Sausage Making Part 1
Sausage Making Part 2
Sausage Recipes and Tips for Your Kitchenaid
- Italian sausage Make your own sausage, flavored with marjoram, thyme, and red wine.
- Sausage FAQ Tips on fat content, getting the right casings, and safety
- Sausage making tips How many sausages per pound of meat, sanitation tips, and more
- German sausage recipe A modern version of an early 16th century recipe
- Andouille sausage A recipe from Emeril Lagasse
- Homemade lamb, italian, and bratwust sausage Delicious recipes, plus plenty of sausage making tips (hint: buy extra fat!).
Fat is Essential for Sausages
If you don’t have enough fat, the sausages will taste like sawdust (yuck). 15 to 25% is best. Buy extra if necessary
I don’t normally quote reviews, but this one is irresistible. A customer says, “…[T]he sausages were incredible. I practically ate the first batch of Italian sausage all of 3.5 lbs by myself.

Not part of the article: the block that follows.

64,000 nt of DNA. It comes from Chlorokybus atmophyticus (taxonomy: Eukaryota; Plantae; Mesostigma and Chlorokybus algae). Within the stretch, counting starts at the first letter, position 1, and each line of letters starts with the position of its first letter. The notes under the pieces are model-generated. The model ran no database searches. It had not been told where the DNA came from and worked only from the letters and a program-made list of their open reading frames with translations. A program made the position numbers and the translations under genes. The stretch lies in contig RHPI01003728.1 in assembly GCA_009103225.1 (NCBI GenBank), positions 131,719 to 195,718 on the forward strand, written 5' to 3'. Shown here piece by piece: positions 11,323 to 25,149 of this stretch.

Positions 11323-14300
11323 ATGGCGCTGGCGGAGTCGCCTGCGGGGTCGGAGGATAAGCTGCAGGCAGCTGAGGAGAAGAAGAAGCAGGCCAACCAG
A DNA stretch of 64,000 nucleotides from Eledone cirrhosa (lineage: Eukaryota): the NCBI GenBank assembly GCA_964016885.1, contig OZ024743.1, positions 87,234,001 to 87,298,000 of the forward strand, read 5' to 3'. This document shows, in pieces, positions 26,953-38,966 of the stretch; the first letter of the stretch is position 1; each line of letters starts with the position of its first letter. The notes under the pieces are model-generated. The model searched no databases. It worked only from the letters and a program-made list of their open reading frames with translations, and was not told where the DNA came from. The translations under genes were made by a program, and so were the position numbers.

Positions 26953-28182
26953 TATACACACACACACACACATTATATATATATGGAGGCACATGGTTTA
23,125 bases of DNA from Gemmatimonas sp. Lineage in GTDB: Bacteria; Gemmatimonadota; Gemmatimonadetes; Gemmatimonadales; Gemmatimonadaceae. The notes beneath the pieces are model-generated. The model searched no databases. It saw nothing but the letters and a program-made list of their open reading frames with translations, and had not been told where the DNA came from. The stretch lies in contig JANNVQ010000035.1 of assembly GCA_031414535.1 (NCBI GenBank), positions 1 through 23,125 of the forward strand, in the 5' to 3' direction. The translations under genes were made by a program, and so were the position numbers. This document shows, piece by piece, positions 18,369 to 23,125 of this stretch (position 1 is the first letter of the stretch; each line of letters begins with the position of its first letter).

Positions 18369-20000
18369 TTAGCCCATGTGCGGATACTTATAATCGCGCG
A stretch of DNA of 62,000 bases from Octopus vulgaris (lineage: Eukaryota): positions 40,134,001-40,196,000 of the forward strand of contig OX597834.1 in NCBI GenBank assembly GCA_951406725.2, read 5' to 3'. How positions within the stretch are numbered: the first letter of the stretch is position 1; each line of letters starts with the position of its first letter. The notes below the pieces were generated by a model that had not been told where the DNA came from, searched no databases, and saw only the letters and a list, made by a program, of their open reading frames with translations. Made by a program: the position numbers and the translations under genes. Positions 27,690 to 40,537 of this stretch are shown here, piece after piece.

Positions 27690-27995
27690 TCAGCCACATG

I had the hardest time sharing it with my kids who stared at me drooling with those puppy eyes begging to have a taste of what Mama was eating. And when I have to use these sausages for a pasta dish for some visiting friends, I actually regretted inviting them over since I wanted to eat the sausages myself. That bad..and that good!!”
The book is well-written, with recipes that are easy to follow (and tweak – I love tweaking). Recipes include bratwurst, cajun andouille, sausage with apples. There are American recipes with international influences (Asian, German, and Spanish) and then recipes that include sausage (for breakfast, in soups, and in pasta.
If you’re going to make sausage, you need casings to put them in. The casings from butcher supply companies are meant for commercial operations — way too much for home use. These come in small lengths. Make sure to soak them and then rinse them before using (so you know they’re clean). It also helps stretch them out and reduces tearing. Don’t worry if you don’t use them up all at once, as they’ll last for years in the fridge.